- Nike has acquired RTFKT, a studio that develops virtual collectibles and experiences, according to an announcement. Financial terms of the deal were not disclosed.
- Founded in 2020 by Benoit Pagotto, Chris Le and Steven Vasilev, RTFKT — pronounced "artifact" — leverages technologies like gaming engines, blockchain, augmented reality (AR) and nonfungible tokens (NFTs). Virtual sneakers have been a product focus. A February collaboration with the digital artist Fewocious that appeared to take inspiration from Nike's Air Force One model sold out in seven minutes and notched $3.1 million in sales, according to The Wall Street Journal.
- In a press statement, Nike President and CEO John Donahoe said the deal helps firm up the company's digital transformation and efforts to cater to creators at the intersection of sports, creativity and gaming culture. Nike is making another bet on the long-term viability of a metaverse that will require marketers to blend aspects of the digital and physical worlds.
Amid a rush to capitalize on the hype around NFTs, Nike is firming up its strategy by snapping up a firm specializing in the creation of digital collectibles relevant to its business, namely sneakers. The sportswear company will invest in the RTFKT brand and its creative community while trying to broaden its own digital capabilities and footprint, per the announcement.
Nike continues to be an early mover on the metaverse, and the acquisition could serve as a way to leapfrog rivals like Adidas that are eyeing similar opportunities. The move could also lay the groundwork for more metaverse dealmaking as marketers try to navigate a budding category that involves complicated technology and whose mainstream appeal remains largely unproven. RTFKT, which has only been in operation since 2020, in May secured $8 million in a round of seed funding led by Andreessen Horowitz, per Highsnobiety, putting its total value north of $30 million.
Earlier this fall, Nike started filing trademark applications around virtual sneakers and apparel in a sign that it would ramp up its metaverse bets. Then, in November, it opened a "Nikeland" experience on Roblox, an online gaming platform popular with Gen Z and Gen Alpha. The sprawling interactive space draws inspiration from Nike's real-life headquarters and features a variety of activities such as dodgeball and a showroom to try on virtual goods. Much like the RTFKT acquisition, the activation recognizes that Nike will need to invest more in spaces like gaming if it wants to connect with young consumer groups who have a different perspective on the sports category.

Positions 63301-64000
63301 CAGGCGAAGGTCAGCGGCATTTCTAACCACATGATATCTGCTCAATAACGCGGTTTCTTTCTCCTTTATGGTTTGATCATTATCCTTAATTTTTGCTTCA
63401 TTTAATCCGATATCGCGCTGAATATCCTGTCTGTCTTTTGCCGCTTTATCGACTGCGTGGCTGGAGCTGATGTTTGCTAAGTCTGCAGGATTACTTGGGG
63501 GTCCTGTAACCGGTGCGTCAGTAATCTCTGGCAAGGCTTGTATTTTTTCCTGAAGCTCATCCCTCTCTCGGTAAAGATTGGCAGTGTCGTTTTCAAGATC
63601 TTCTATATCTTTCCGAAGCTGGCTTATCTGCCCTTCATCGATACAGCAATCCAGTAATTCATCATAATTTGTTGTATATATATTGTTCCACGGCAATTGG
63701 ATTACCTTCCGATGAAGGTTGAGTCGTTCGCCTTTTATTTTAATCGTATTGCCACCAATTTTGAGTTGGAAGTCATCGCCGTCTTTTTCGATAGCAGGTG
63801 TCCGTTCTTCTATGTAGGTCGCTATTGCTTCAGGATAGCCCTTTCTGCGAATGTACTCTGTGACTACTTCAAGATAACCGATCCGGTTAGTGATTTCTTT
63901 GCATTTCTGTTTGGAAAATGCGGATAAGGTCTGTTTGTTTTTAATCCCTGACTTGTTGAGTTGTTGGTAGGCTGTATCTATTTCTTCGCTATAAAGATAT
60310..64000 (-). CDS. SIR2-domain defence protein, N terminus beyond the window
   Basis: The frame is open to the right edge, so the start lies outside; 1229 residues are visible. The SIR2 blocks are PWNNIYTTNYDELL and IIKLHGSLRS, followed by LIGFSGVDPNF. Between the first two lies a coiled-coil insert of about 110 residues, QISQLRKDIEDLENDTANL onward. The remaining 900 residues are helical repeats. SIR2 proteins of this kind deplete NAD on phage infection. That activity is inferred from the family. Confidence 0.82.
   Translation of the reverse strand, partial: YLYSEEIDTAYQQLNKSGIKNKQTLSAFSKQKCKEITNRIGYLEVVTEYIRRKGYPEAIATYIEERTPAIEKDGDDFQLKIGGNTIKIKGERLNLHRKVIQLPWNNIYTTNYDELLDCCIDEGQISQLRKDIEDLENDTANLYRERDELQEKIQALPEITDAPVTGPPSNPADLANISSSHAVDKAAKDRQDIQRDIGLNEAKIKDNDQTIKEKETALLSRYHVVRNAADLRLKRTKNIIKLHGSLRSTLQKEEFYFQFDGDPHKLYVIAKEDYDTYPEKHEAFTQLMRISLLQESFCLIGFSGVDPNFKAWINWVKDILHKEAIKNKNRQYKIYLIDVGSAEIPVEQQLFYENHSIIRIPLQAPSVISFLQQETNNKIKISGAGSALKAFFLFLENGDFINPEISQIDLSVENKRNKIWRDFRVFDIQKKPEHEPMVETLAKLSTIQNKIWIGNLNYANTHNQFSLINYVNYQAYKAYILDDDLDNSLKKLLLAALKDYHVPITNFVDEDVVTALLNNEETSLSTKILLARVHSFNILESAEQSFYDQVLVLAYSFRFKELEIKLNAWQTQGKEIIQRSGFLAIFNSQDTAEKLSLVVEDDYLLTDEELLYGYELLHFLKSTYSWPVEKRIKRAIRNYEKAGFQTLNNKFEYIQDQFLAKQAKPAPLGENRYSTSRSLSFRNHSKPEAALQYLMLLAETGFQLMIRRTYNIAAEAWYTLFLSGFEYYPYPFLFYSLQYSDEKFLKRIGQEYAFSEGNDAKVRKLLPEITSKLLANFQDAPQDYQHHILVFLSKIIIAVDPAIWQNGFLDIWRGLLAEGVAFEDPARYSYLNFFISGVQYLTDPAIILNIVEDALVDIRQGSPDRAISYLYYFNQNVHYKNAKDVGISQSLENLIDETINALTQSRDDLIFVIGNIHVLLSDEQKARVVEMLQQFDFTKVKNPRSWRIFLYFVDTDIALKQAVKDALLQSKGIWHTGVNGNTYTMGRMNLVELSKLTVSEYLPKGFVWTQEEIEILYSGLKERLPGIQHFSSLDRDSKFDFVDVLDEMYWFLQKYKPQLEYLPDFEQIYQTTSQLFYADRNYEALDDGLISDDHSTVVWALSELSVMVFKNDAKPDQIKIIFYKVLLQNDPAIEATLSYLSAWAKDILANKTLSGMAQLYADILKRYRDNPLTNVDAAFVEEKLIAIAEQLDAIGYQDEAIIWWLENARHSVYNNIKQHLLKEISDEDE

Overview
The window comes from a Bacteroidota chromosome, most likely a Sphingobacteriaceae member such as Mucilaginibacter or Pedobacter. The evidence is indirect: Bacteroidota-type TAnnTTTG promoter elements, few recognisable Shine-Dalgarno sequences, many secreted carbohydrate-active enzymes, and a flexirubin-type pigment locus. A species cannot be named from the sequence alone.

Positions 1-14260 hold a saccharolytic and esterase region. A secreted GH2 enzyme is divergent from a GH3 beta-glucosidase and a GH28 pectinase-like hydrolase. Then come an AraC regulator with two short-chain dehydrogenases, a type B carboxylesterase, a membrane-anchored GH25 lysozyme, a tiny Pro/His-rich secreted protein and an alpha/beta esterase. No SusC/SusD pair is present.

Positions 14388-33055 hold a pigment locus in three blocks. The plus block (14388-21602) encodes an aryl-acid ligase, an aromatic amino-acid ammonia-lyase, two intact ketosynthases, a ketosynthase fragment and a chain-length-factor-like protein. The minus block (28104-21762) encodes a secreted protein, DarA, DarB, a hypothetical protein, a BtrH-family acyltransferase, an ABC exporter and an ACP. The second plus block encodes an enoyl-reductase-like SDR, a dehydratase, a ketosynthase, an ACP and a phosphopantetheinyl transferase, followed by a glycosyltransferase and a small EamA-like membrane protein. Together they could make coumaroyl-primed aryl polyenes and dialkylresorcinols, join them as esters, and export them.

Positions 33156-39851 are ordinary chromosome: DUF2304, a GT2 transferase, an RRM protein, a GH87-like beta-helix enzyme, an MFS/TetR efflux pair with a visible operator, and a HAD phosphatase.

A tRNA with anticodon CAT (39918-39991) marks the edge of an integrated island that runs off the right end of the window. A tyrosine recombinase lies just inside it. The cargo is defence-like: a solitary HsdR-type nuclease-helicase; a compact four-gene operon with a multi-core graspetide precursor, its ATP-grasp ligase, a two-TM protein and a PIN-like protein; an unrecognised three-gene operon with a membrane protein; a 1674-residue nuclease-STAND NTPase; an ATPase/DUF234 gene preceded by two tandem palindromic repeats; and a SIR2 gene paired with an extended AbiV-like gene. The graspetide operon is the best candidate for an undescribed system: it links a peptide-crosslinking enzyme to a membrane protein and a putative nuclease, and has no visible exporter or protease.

Creating digital versions of desirable products is not new territory for Nike. The company's Jordan Brand started releasing virtual shoes in Fortnite years ago, and recently iterated on the concept with a dedicated Jumpman Zone! area within the video game.
Still, NFTs and other collectibles are a red-hot market at the moment and one where brands are starting to see success. Budweiser dropped its first batch of NFTs in late November with an extensive "Heritage Collection" that sold out within an hour. Coca-Cola auctioned off its NFT for over $500,000 in August, while Pepsi last week made its first crack at the format with a Mic Drop collection consisting of 1,893 unique assets.
The sneaker category has long been known for generating massive amounts of hype, product scarcity and the chase for rare models on the secondhand market. If Nike is able to translate those factors into the virtual arena, it could not only shore up its brand equity and appeal with technology-savvy consumers, but also tap into a new source of revenue.
Nike is shaking up its marketing elsewhere as well. The brand is putting its $1 billion global media account under review, Ad Age reported, citing people familiar with the matter. A motivating factor could be Nike moving more resources from brand-driven to performance-driven channels, one source indicated to the publication.